Although signed by two different governors, dozens of laws passed by the Missouri Legislature this year went into effect Tuesday, Aug. 28.
Of the bills 146 total bills passed, several were sponsored by State Senate and House lawmakers representing Franklin County.
In late May, Gov. Eric Greitens signed 77 bills on his last day in office, just hours before resigning.
The most notable Franklin County centric bill signed by Greitens that is now law is HB 1809 sponsored by State Rep. Nate Tate, R-St.Clair.
The bill was the first of three steps to allow Franklin County to join the Bi-State Development Agency.
With the Missouri law on the books, a twin bill should be filed in the Illinois General Assembly next and if that passes, a federal bill will have to be passed and signed by the president.
A new law will now allow farmers in Missouri to grow and harvest industrial hemp thanks to a bill sponsored by State Rep. Paul Curtman, R-Washington.
The law creates an industrial hemp agricultural pilot program to be implemented by the Department of Agriculture and specifies the requirements for an applicant of an industrial hemp registration and agricultural hemp seed production permit.
State Rep Kirk Mathews, R-Pacific, had his first bill passed and signed by the governor this year. That was Mathews last legislative session.
House Bill 1769 establishes the offense of filing false documents with the intent to defraud, deceive, harass, alarm, or negatively impact, financially or in such a manner reasonably calculated to deceive.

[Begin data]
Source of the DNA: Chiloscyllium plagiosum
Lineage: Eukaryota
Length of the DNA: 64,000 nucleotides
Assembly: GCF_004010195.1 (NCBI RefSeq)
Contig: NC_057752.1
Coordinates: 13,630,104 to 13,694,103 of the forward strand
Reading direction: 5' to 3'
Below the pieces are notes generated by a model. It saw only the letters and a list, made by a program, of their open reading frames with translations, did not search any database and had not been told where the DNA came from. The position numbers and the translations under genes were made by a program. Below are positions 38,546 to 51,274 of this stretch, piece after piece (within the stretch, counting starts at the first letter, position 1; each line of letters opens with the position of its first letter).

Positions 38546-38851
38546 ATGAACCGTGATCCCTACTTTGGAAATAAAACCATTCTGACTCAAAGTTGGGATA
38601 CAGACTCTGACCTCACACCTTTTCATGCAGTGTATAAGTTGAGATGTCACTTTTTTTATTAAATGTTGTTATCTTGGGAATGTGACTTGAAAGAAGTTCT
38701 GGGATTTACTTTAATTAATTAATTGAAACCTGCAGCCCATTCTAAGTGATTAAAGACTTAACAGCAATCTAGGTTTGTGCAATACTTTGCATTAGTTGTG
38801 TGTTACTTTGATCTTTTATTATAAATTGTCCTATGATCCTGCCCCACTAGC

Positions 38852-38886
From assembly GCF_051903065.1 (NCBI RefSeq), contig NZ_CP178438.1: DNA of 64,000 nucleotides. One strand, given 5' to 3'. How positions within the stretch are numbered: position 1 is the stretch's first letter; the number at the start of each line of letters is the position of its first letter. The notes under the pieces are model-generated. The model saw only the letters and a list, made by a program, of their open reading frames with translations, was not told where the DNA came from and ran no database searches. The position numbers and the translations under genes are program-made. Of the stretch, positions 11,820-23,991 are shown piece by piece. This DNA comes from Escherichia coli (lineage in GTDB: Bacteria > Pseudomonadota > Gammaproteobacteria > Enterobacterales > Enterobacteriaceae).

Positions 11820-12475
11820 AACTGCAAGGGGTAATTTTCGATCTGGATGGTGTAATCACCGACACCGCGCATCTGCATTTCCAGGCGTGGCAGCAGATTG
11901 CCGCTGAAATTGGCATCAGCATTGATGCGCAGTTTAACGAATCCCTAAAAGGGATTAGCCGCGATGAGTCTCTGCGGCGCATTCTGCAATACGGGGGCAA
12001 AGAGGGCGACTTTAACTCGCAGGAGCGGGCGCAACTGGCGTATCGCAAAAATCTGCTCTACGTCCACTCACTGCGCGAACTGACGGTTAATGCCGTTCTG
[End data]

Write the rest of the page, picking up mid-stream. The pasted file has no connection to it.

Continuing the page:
State Rep. Justin Alferman, R- Hermann, resigned his seat in the Missouri House June 4 to become legislative director for Gov. Mike Parson.
In what was his final session, Alferman had language he filed in the past added to a bill from another lawmaker that was passed.
House Bill 1428 was passed with language that would require the state Senate to ratify any gubernatorial appointments after Aug. 28, 2018.
In addition to the legislative work, Alferman played a key part in the state’s 2019 budget as vice chairman of the House Budget Committee.
On the other side of the capitol building, State Sen. Dave Schatz had three bills passed this legislative session, but only one was signed by Greitens, the other two were singed by Gov. Mike Parson on July 5.
Senate Bill 862 modifies provisions relating to electrical contractors. It was signed by Greitens.
Two other bills, SB 707 modifies provisions relating to vehicle sales, and SB 708 increases the minimum motor vehicle liability coverage a driver must carry for others’ property when operating a motor vehicle were affixed with Parson’s signature.
In addition to their individual legislation becoming law, both Curtman and Schatz played a role in an education bill that was approved by Gov. Parson July 13.
House Bill 1606 sponsored by State Rep. Elaine Gannon, R-De Soto, contains language taken from bills originally filed by Schatz and Curtman, that failed to get passed out of their respective Houses and was instead added to Gannon’s bill.
The new law allows residents in St. Albans to send their kids to schools in the Rockwood School District and Washington taxpayers get to foot the approximate $135,000 bill by paying their tuition.